As most G20 countries, France is currently intensifying its control on foreign investment.
Under French law, investments made by non-EU investors and, to a lesser-extent, EU investors may be subject to a prior authorisation of the French Minister of Economy depending on (i) the nature of the investment, notably, the level of control sought in the French target and (ii) the sector in which said company operates. The decree No. 2018-1057 dated 29 November 2018 on foreign investments subject to prior approval (décret relatif aux investissements étrangers soumis à autorisation préalable, the 2018 Decree), among other amendments to the foreign investment regime, extends the scope of foreign investment regulations to new sectors, in particular the so-called “sectors of the future”. With the 2018 Decree, coupled with the contemplated modernisation of the overall regime in the context of the future PACTE law, the French State clearly states its intention to be less “naïve” and catch up with the protective systems implemented by a growing number of G20 countries. When engaging in cross-border M&A transactions, investors will, now more than ever, have to plan carefully their contemplated investment in order to ensure a successful outcome - see here.
Extension of foreign investment regulations’ scope
The 2018 Decree broadens the applicability of the foreign investment regulations to new strategic sectors including:
- space operations;
- artificial intelligence;
- robotics, additive manufacturing and semiconductors;
- electronic and IT systems and data storage in connection with public security;
- IT systems participating in guaranteeing the security of vital importance operators;
- technical systems designed for capturing computer data and which may enable the interception of correspondence.
The 2018 Decree also extends the requirement of a prior authorisation to investments in activities related to (i) development, manufacturing, use and operation of certain weapons and war equipment (while only activities related to research, production and trade of certain weapons and war materials were covered by the previous regime) and (ii) research and development on a new list of dual-use goods and technologies. Investments in companies holding a service contract with the Ministry of Defence may also be subject to the prior authorisation of the Minister of Economy.
Such extension of the scope of the foreign investment control regime will apply to investments that are notified to the Minister of Economy from 1 January 2019. Investors which have already signed a sale and purchase agreement for the completion of an acquisition occurring post 1 January 2019 and which have not yet filed any application should therefore pay special attention to the 2018 Decree to ensure that the activities of the French target are not part of the new strategic sectors.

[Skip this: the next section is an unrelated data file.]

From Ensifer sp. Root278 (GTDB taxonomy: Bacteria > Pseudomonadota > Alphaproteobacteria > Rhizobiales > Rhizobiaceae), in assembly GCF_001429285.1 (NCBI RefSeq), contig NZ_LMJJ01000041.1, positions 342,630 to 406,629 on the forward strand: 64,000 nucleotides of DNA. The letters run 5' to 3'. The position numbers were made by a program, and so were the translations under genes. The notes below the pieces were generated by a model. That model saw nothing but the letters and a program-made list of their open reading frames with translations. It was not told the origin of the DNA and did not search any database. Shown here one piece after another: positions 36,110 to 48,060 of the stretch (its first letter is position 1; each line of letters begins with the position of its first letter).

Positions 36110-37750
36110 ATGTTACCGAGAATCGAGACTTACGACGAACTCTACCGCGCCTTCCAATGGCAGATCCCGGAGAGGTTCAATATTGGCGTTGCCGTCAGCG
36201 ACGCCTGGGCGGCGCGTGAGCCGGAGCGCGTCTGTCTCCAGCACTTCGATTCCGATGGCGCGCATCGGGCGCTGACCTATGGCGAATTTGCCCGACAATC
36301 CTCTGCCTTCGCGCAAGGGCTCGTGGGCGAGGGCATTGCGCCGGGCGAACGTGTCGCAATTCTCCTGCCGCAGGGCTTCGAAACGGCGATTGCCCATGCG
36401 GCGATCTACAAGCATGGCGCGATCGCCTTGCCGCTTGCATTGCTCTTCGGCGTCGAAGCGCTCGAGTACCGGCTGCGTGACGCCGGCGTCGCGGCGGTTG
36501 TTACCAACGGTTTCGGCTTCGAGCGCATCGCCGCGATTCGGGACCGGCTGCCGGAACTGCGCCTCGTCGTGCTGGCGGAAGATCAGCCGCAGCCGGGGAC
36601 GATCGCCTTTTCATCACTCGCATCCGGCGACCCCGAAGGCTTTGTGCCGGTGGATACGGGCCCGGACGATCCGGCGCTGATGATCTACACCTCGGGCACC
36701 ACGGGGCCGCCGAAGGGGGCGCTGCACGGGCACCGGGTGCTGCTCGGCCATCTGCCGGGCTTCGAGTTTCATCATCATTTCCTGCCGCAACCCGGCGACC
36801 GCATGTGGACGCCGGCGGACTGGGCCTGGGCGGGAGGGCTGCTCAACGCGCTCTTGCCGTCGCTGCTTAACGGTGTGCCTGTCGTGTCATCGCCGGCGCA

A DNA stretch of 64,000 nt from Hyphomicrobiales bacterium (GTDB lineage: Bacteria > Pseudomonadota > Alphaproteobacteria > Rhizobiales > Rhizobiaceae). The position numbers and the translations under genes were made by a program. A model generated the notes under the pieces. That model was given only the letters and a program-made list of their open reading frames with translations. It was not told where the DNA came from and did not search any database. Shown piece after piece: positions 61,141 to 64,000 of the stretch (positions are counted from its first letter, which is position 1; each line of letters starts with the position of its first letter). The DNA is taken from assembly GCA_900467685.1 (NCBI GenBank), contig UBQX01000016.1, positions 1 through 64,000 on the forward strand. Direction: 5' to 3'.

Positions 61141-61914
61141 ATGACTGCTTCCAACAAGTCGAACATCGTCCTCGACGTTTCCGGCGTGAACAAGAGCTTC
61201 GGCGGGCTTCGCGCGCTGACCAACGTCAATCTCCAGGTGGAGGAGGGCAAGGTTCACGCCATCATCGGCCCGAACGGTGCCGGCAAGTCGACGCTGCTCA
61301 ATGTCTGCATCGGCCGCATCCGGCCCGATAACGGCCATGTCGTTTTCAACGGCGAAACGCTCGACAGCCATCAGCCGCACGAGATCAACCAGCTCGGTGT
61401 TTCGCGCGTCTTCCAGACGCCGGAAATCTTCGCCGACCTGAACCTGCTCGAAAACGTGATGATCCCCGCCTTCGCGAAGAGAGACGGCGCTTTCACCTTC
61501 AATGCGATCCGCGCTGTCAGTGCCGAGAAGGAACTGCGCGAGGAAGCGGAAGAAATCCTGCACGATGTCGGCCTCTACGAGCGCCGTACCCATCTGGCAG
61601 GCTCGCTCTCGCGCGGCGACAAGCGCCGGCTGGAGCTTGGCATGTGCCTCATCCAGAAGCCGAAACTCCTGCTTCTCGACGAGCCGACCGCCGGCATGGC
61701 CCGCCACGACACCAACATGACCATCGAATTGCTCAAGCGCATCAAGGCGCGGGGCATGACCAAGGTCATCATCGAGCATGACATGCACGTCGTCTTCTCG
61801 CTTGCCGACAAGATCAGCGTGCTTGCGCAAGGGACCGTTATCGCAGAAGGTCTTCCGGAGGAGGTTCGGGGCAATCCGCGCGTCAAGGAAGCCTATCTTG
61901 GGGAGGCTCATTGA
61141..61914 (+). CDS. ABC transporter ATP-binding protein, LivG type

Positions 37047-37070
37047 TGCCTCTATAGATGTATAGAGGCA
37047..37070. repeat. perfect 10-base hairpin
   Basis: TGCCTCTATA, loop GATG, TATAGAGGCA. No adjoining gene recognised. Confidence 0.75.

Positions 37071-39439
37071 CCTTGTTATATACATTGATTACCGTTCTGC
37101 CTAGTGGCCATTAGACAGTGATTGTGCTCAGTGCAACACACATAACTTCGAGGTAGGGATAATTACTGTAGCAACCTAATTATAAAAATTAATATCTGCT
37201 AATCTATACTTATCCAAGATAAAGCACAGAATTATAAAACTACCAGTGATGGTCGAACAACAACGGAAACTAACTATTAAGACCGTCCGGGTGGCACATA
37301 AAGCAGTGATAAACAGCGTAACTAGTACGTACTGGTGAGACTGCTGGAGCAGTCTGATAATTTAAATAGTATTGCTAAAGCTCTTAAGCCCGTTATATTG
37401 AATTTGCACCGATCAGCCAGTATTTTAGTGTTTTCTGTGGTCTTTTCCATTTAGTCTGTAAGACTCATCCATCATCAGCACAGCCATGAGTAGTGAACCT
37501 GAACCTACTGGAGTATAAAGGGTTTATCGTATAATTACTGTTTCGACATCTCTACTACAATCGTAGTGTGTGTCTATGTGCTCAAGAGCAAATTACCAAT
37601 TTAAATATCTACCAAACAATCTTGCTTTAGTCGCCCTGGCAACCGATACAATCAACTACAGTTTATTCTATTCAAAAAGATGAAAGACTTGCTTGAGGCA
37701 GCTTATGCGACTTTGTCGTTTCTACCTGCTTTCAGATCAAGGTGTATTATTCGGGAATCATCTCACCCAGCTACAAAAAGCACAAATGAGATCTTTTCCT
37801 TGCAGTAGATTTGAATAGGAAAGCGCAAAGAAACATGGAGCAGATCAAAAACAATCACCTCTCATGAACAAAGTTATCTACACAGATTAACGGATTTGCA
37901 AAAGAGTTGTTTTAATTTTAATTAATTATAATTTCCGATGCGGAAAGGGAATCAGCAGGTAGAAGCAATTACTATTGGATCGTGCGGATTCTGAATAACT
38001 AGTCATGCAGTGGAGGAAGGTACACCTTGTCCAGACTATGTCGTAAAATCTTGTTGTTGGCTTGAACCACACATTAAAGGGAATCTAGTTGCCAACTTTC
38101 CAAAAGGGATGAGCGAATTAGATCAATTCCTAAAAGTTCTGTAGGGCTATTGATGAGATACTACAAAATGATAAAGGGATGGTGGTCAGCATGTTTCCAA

Ability for the target to seize the Minister of Economy for prior ruling
From 2 December 2018 on, French targets are entitled to submit a request to the Minister of Economy in order to enquire whether the contemplated investment falls within the scope of foreign investment regulations. Prior to the 2018 Decree, only the potential investor could file such request.
A ministerial order (arrêté) should be taken in the near future to detail the content of this request. This order should also clarify at what stage of the transaction this new procedure could be initiated. In the event that the target has to notify the name of the investor, this new procedure, which assuredly offers more flexibility, would be of limited value to the target and the potential investors in the context of an auction process.
Amongst the conditions that can be imposed by the Minister of Economy for an investment to be accepted, the preservation by the investor of the “sustainability of technologies” and/or of “data protection” are added by the 2018 Decree. New motivations that can justify a prohibition are also introduced: “serious presumptions that the investor is likely to commit an offence” of espionage, undermining French institutions or defence or territory, active corruption abroad or active trafficking of influence abroad.
These amendments will also apply to investments that are notified to the Minister of Economy from 1 January 2019.
Prospective evolution of foreign investment regulations
The 2018 Decree is the first step in the strengthening of the effectiveness of the French State’s control over foreign investment in strategic sectors. The next step shall be made through the draft law “for growth and transformation of companies” (Loi portant Plan d’Action pour la Croissance et la Transformation des Entreprises, Loi PACTE) which proposes to extend the Minister of Economy’s remedial powers and the panel of possible sanctions in case of breach of the French foreign investment regulations.
Under the leadership of France, Germany and Italy, foreign investment is also a new concern for the European Union. Following the political agreement reached on 20 November 2018 by the European Parliament, the Council and the Commission, a EU framework for screening foreign direct investment, which would, among others, establish a cooperation mechanism between Member States and the European Commission is expected to be approved in the first quarter of 2019 - see here.